Sunday, July 17, 2011

The Long Run: A New York City Firefighter's Triumphant Comeback from Crash Victim to Elite Athlete
Matt Long with Charles Butler

rating: 8.5 out of 10 "books"

The Long Run tells the story of happy-go-lucky New York City firefighter, Matt Long. Surrounded by a large loving family, plenty of friends, a fulfilling job, prosperous businesses, and an addiction to running after years of an unhealthy lifestyle (that’s put him in the best shape of his life!), life couldn’t get much better. And while he’s endured his fair share of pain before; running the New York City Marathon and qualifying for the prestigious Boston Marathon, saving lives during the heartbreaking events of 9/11, and competing in an eleven hour Ironman competition, nothing could compare to the events that unraveled one fateful morning and changed his life forever.

Just after qualifying for the Boston Marathon during the New York City transit strike of 2005, Long was struck down by a bus while trying to bike out to meet up with some friends to train. Given only a five percent chance of survival, Matt survived severe wounds, broken bones, and endured multiple operations. The Long Run chronicles Matt’s long road to recovery and his determination to run again despite slim odds of rehabilitation.

Oftentimes, we don’t realize how much we take for granted until it’s suddenly taken away from us. I know I’m definitely that way. Maybe it’s just because I’m a runner, but this story definitely struck a chord. The way Long describes the events surrounding his accident, from his vivid description of what happened (when emergency crew discovered him they couldn’t tell where his body ended and his bike started because the bike had actually gone straight through his abdomen), to what he was told was going on while he was unconscious in the hospital (family and friends camped out night and day to be there for any sign of good news), to his recovery (major obstacles threatened to hinder his chances of ever running again), I couldn’t help but tearing up over and over again. The story includes not only what happened that fateful day and onward, but also provides many flashbacks to background information that further explains how Matt’s attitudes and views on life came to be. If you’re a big athlete (and even if you’re not), I’d definitely recommend reading this book!

Monday, July 4, 2011

Sweet Valley Confidential: Ten Years Later
Francine Pascal

rating: 3.5 out of 10 "books"

“Sweet Valley is back ... What terrible secret has torn Jessica and Elizabeth apart? Ten years after graduating from Sweet Valley High, the Wakefield twins have had a falling out of epic proportions. After Jessica commits a complete and utter betrayal, Elizabeth flees to New York to escape the pain and pursue her lifelong dream of becoming a journalist. Jessica remains behind in Sweet Valley, dealing with the fallout of her heart-wrenching choices and longing for forgiveness. But Elizabeth can't forget her twin's duplicity. Uncharacteristically, she decides the only way to heal her broken heart is to seek revenge. Always the 'good' twin, Elizabeth is about to turn the tables” – Review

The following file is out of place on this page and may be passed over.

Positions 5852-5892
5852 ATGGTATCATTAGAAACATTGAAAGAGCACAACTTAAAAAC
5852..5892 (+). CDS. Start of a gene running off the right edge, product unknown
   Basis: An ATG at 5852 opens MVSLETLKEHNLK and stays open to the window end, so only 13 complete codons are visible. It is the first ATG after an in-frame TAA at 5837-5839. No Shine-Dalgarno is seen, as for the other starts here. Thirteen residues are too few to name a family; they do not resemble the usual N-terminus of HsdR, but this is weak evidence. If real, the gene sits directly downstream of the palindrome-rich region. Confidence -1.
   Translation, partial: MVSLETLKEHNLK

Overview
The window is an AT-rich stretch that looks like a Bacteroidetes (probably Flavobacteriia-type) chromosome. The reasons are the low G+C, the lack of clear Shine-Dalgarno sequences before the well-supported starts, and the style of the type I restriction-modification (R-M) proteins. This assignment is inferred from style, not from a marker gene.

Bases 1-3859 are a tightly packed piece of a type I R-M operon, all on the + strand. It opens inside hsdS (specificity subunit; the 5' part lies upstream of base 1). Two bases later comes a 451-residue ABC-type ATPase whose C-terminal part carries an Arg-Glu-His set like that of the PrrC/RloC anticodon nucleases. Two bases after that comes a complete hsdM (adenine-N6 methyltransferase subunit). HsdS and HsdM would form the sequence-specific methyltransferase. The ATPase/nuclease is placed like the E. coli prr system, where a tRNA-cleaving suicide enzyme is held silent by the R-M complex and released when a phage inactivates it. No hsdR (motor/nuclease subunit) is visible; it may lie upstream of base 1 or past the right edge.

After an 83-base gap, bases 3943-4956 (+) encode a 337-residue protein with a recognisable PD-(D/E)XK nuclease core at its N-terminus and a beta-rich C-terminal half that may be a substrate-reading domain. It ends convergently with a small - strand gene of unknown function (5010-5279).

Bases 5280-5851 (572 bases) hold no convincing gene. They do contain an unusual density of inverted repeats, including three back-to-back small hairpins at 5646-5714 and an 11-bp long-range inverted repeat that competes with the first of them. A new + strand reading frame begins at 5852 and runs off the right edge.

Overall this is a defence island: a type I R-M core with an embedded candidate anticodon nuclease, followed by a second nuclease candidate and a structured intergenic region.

Imagine my surprise when I found out Francine Pascal was writing a Sweet Valley book. It’s like it came out of nowhere, although I suppose I shouldn’t be too surprised with all the reboots of everything from television to film to books. Even the Babysitter’s Club author is apparently writing more BSC books. If anything, Pascal’s novel is long overdue. I feel out of touch with this series since it’s been so long since I’ve read a new Sweet Valley book. Much in the same way, I feel like Francine Pascal has gotten a bit out of touch when it comes to young people. While I don’t mean to slam Francine Pascal, especially since her books were my main lifeline during my early childhood, Sweet Valley Confidential just feels too late. I barely remember which character was which, let alone their personalities or actions from the early Sweet Valley books up through the college years. As many readers stated on the website too, there were a ton of inconsistencies within the book and major disparity between characters then and now. It was as if Pascal herself forgot to refresh her memory by revisiting all her previous books prior to writing Confidential. The most laughable parts that I found however had to do with the more intimate moments in the book, more specifically one that happened towards the end of Sweet Valley Confidential. The way Francine Pascal described the situation read like a cheesy romance novel, convincing me even more of how far removed from her audience she must be. While Sweet Valley was never anything remotely intellectual, Sweet Valley Confidential seems to have really missed the mark this time. While it was fun to read a new Sweet Valley book and revisit the Wakefield twins for nostalgia’s sake, I think this book would have been better if it had never been written to begin with.